A stripped screw can be a source of frustration, and at worst can lead to a voided warranty or lost security deposit if you don’t know how to handle it. You might be tempted to try your own fix, or even shell out extra cash to have a professional fix it so you don’t mess anything else up. But before you break out the socket wrench or ball peen hammer, reach in your junk drawer for a plain old rubber band.
Find a wide, thick rubber band that covers the entire head of the stripped screw. Place it over the head, and hold it in place using a screwdriver. Believe it or not, using a larger screwdriver than the one that stripped the screw in the first place will make the job easier.
The keys to this trick are force, friction, and patience. You need to push the screwdriver into the screw head firmly, and maintain this force as you turn it (remember, lefty loosey…I’m assuming you want the screw out). It might take a few tries to get the rubber band to “catch,” but keep trying, applying pressure the whole time.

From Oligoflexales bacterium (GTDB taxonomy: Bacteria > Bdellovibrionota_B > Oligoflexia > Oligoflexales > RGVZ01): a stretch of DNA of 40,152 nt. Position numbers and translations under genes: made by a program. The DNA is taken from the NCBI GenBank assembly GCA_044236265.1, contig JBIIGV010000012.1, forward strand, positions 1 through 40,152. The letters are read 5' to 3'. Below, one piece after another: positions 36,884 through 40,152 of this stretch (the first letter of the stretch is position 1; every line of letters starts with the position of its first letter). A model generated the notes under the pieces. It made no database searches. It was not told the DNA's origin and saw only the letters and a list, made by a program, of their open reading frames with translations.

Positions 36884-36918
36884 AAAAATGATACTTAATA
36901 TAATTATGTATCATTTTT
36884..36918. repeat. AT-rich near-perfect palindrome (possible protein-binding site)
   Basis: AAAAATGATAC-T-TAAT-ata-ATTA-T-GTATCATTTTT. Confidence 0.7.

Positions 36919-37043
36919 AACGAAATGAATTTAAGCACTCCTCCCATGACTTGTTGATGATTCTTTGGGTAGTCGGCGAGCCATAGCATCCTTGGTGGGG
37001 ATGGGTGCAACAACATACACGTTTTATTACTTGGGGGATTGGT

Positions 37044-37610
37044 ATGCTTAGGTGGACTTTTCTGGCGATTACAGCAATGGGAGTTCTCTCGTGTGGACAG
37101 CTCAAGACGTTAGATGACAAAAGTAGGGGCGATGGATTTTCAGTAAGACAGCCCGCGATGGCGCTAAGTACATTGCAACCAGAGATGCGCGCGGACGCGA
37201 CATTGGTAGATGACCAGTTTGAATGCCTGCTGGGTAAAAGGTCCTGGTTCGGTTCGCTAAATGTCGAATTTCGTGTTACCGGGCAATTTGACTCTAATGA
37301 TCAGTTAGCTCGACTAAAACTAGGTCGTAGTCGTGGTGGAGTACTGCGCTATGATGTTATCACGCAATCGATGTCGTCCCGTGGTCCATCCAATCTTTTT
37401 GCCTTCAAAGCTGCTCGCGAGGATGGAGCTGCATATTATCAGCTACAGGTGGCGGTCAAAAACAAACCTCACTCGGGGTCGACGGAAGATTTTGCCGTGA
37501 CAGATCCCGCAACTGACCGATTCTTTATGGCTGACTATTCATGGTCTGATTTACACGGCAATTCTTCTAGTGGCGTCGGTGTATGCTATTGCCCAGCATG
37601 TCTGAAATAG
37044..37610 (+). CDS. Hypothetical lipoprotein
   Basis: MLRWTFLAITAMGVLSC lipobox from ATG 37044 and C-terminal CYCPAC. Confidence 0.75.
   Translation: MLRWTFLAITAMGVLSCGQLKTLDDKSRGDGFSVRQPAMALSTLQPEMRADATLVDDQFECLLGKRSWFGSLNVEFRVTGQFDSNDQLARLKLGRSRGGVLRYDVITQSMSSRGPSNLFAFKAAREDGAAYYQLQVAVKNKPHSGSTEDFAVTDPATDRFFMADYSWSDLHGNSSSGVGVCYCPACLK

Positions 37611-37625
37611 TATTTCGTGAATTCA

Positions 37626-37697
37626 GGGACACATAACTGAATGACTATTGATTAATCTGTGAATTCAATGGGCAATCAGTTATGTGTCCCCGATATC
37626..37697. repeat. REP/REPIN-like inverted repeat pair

Once the rubber band catches the screw head, don’t let up! You don’t want to lose the friction caused by the rubber band. Keep turning until the screw loosens and eventually comes out.
After freeing the stripped screw, bring it to your local hardware store to match it with a replacement. Test the thread to ensure a match, so you don’t have bigger problems upon returning to your project at home. If you’re not sure how to do this, the store’s staff should be able to point you in the right direction.
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